Russia maintains that all of the Kuril Islands, including the disputed islands of Kunashiri, Etorofu, Shikotan and the Habomai rocks, became a part of Russia as a result of World War II, that Russia's rights to the islands are guaranteed by the international agreements including the Yalta Agreement and the Treaty of San Francisco, and that Russia has unquestionable sovereignty over these islands.
The maritime dispute between Russia and Japan over the Kurile Islands in the Pacific waters can be seen as less problematic and non-militaristic. Both Japan and Russia have begun cooperating in various sectors while dealing with this long-standing territorial dispute on the negotiating table. Both have agreed to exploit marine resources jointly near the waters of Kuril Islands and have decided that the dispute must be resolved through non-military means. Medvedev, the new Russian President, has already declared that he will carry forward the agenda set by his predecessor Putin in its relationship with Japan and will seek to conclude a peace treaty between Russia and Japan. A closer and better relationship between Japan and Russia could bring more stability, economic progress and inclusive growth in Northeast Asia.

Senkaku Islands dispute between Japan, Taiwan, and the People's Republic of China

The Senkaku Islands, also known as the Pinnacle Islands, are a group of disputed, uninhabited islands currently controlled by Japan, but also claimed by the Republic of China (ROC. as part of Toucheng Township in Yilan County, Taiwan) and the People's Republic of China(PRC). The islands are located roughly northeast of Taiwan, due west of Okinawa, and due north of the end of the Ryukyu Islands in the East China Sea. Their status has emerged as a major issue in foreign relations between the People's Republic of China and Japan and between Japan and the Republic of China. Japanese government regards these islands as a part of Okinawa prefecture. While the complexity of the PRC-ROC relation has affected efforts to demonstrate Chinese sovereignty over the islands, both governments agree that the islands are part of Taiwan province. The islands were claimed by Japan in January 1895 (with no previous owners apparent) and were registered in the land registry of Yaeyama-gun (administrative center: Ishigaki Island) in 1896. They are currently administered by Japan as a part of Ishigaki City, Okinawa prefecture. According to both the People's Republic of China (PRC) and the Republic of China on Taiwan (ROC), the islands are part of Taiwan Province, where they were registered after the start of the dispute.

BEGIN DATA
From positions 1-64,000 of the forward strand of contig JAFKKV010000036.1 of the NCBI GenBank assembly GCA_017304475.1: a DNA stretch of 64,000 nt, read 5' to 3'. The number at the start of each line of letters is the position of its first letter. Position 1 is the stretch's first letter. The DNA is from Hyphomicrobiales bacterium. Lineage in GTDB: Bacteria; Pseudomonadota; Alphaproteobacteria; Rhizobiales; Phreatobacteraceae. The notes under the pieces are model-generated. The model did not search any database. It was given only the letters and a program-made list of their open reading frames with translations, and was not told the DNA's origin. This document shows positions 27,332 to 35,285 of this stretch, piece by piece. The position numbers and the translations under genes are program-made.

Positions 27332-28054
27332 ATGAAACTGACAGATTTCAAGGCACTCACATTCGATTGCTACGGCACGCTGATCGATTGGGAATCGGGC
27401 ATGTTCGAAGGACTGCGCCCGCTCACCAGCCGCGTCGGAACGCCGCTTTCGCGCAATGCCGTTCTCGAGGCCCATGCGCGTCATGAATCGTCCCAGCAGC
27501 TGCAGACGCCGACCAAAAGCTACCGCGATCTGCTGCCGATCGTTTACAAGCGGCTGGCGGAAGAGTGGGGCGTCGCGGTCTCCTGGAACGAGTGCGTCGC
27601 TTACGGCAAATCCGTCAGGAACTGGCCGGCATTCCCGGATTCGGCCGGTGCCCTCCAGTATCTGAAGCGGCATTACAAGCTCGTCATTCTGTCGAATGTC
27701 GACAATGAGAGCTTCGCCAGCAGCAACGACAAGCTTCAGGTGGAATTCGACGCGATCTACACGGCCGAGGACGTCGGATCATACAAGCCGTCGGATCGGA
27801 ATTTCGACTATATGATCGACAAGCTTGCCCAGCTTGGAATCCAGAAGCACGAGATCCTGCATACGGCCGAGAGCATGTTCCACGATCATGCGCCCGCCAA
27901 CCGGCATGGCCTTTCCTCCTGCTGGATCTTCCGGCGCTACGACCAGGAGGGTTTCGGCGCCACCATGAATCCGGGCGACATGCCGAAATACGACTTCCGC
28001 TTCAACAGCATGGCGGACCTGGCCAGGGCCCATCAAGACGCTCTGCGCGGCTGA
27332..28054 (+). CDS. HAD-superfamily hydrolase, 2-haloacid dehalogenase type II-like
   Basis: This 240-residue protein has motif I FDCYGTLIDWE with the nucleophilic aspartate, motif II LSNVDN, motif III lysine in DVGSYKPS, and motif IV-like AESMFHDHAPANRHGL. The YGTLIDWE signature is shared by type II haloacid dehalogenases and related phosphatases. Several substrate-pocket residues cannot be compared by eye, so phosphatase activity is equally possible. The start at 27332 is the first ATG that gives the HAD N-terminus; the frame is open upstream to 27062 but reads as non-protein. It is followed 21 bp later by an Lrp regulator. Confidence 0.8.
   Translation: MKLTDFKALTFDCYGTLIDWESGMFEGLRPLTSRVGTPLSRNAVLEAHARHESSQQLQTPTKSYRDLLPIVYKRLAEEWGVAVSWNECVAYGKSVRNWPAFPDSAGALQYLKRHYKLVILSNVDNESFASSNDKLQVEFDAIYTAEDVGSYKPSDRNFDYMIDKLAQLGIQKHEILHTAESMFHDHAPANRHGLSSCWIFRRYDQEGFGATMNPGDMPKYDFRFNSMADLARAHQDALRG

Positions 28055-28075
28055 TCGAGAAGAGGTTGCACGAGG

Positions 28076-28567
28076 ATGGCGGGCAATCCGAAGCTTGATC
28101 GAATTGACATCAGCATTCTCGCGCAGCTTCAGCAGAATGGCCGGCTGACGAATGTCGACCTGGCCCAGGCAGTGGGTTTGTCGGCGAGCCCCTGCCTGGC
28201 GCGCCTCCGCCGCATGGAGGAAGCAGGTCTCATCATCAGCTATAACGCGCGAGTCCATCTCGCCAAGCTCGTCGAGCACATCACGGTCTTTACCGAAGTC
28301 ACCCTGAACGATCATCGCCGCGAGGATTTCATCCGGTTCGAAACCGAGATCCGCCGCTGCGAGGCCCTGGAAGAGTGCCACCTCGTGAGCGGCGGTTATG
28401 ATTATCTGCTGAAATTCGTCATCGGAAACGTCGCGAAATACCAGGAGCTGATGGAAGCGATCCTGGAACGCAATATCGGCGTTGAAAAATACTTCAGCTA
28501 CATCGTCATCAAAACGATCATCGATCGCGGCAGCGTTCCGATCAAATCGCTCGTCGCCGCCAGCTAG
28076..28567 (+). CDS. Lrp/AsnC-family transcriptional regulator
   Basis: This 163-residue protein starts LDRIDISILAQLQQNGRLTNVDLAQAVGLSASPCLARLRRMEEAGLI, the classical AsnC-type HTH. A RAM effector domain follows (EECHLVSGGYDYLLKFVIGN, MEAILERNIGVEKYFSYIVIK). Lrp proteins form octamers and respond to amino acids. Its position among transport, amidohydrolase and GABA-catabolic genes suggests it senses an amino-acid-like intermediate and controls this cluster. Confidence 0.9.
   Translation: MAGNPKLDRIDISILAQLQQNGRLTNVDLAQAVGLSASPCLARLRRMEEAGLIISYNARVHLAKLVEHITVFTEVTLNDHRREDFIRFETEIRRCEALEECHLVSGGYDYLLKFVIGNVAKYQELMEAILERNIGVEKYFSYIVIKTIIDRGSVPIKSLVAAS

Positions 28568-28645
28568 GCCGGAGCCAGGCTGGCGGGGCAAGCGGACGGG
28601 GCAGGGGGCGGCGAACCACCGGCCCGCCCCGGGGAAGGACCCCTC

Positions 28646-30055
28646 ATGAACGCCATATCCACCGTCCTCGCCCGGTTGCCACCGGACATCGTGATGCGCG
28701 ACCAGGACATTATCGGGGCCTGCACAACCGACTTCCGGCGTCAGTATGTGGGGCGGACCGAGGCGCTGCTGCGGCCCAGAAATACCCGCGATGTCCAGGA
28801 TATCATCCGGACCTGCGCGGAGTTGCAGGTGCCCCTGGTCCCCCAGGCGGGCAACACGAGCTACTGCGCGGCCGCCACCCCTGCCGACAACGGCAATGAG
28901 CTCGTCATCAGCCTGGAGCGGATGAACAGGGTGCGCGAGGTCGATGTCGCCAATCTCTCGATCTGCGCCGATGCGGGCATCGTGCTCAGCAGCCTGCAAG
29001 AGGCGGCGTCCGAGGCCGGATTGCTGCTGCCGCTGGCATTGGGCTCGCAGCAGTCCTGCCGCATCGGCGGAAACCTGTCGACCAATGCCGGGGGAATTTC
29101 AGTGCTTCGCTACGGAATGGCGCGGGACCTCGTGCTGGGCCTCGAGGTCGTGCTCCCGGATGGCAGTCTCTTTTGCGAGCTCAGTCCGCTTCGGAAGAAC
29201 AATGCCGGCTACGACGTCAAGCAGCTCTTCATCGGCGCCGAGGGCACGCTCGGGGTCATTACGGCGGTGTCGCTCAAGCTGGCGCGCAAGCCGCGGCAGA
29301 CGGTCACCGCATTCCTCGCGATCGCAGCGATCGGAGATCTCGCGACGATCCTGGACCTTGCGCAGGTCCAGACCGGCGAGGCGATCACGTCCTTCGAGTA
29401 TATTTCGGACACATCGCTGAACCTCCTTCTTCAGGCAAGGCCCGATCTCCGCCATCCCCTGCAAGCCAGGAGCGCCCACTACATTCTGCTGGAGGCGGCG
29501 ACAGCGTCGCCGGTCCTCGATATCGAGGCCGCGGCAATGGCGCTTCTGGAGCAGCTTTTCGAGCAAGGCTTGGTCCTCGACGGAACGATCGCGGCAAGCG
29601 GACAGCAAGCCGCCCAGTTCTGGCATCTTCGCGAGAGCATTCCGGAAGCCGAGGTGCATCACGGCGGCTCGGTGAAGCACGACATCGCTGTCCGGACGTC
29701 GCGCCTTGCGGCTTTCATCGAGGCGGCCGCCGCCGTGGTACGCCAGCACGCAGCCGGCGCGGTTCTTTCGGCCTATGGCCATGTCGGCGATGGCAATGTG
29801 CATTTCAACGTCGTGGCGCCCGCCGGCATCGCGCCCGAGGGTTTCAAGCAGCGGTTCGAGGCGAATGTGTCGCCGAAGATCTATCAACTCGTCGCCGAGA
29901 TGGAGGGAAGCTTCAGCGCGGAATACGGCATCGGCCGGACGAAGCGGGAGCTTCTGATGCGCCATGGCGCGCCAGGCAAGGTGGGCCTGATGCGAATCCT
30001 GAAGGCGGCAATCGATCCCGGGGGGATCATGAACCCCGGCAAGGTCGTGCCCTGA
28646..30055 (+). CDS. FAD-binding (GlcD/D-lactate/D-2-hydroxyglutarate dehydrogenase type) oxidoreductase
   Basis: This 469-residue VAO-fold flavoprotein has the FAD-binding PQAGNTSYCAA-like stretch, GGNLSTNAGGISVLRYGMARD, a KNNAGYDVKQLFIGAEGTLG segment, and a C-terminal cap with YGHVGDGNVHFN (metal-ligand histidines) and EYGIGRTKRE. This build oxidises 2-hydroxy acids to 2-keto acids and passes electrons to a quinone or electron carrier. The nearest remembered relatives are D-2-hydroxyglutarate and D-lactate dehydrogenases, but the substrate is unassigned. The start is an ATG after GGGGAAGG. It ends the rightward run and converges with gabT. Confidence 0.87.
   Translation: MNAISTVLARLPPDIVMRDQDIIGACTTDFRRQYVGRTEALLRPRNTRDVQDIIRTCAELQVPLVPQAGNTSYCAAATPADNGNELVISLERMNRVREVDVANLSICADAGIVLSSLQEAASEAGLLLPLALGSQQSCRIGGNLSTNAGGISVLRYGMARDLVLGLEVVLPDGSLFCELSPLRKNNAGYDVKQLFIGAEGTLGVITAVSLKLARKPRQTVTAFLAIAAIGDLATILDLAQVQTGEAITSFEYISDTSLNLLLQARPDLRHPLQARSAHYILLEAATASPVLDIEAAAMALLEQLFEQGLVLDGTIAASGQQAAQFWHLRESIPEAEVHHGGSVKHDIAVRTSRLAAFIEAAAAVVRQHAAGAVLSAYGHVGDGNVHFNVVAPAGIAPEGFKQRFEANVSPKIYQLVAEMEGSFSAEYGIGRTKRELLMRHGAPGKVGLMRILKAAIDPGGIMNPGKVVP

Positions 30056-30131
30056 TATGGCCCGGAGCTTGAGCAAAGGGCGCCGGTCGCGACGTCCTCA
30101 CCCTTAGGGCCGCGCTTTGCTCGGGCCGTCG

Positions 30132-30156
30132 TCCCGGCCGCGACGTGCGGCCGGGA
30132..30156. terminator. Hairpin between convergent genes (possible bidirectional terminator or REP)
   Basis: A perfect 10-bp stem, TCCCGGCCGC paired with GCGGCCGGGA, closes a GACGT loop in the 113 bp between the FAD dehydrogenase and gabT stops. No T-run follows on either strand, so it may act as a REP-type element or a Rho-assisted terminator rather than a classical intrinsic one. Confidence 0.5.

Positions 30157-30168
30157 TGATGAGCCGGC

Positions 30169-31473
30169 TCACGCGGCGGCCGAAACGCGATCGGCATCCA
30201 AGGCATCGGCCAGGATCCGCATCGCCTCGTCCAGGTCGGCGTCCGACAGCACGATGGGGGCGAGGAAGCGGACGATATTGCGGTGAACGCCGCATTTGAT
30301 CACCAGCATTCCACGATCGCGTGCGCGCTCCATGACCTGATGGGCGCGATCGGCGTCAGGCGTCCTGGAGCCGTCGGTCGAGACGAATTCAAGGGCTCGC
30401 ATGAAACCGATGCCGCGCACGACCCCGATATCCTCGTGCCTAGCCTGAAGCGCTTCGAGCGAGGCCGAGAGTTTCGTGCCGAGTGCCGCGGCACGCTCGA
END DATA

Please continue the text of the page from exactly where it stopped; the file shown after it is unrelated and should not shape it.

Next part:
This dispute was not an issue until the UN "suggested" that there might be oil deposit in the Senkaku area in early 1970s. Before that time, the three governments seemed to be less than enthusiastic about the Diaoyutai Islands. The issue is related to the ownership of natural resource and the territory it is on.
However, as mentioned above, this dispute was not simply about "oil". It also involved other circumstances in the three countries. Clearly, the Senkaku has a strong implication of nationalism. National pride concerning the islands is an issue for the three countries, especially for the Chinese and Taiwanese given the recent history of Japanese aggression.
An even more important significance of the Senkaku Islands is its implication for other island and maritime disputes involving China, Japan and Taiwan. For the PRC, the Senkaku issue is linked to China's other maritime claims, particularly with regard to the South China Sea. The reason that Beijing government cannot soften their attitude toward the Senkaku is clear. If they soften their posture over the Senkaku, they might be considered as softening on their position on the Spratly and Paracel islands disputes in the South China Sea. We also should not forget that because the Senkaku Islands are part of Taiwan, China's sovereignty claim on Senkaku also implies that Taiwan is part of China.
For the Japanese, any softening on the Senkaku might have implications for the more serious territory dispute with Russia over the question of the "Northern Territories". In addition, the islands have become an important nationalist symbol that is used by the right-wing parties to attack the current government. The most critical point is that the right-wing groups can make gestures about the Senkaku Islands at any time and so can cause serious problems for Japan's relations with both China and Taiwan. This is also a concern of the Japanese government.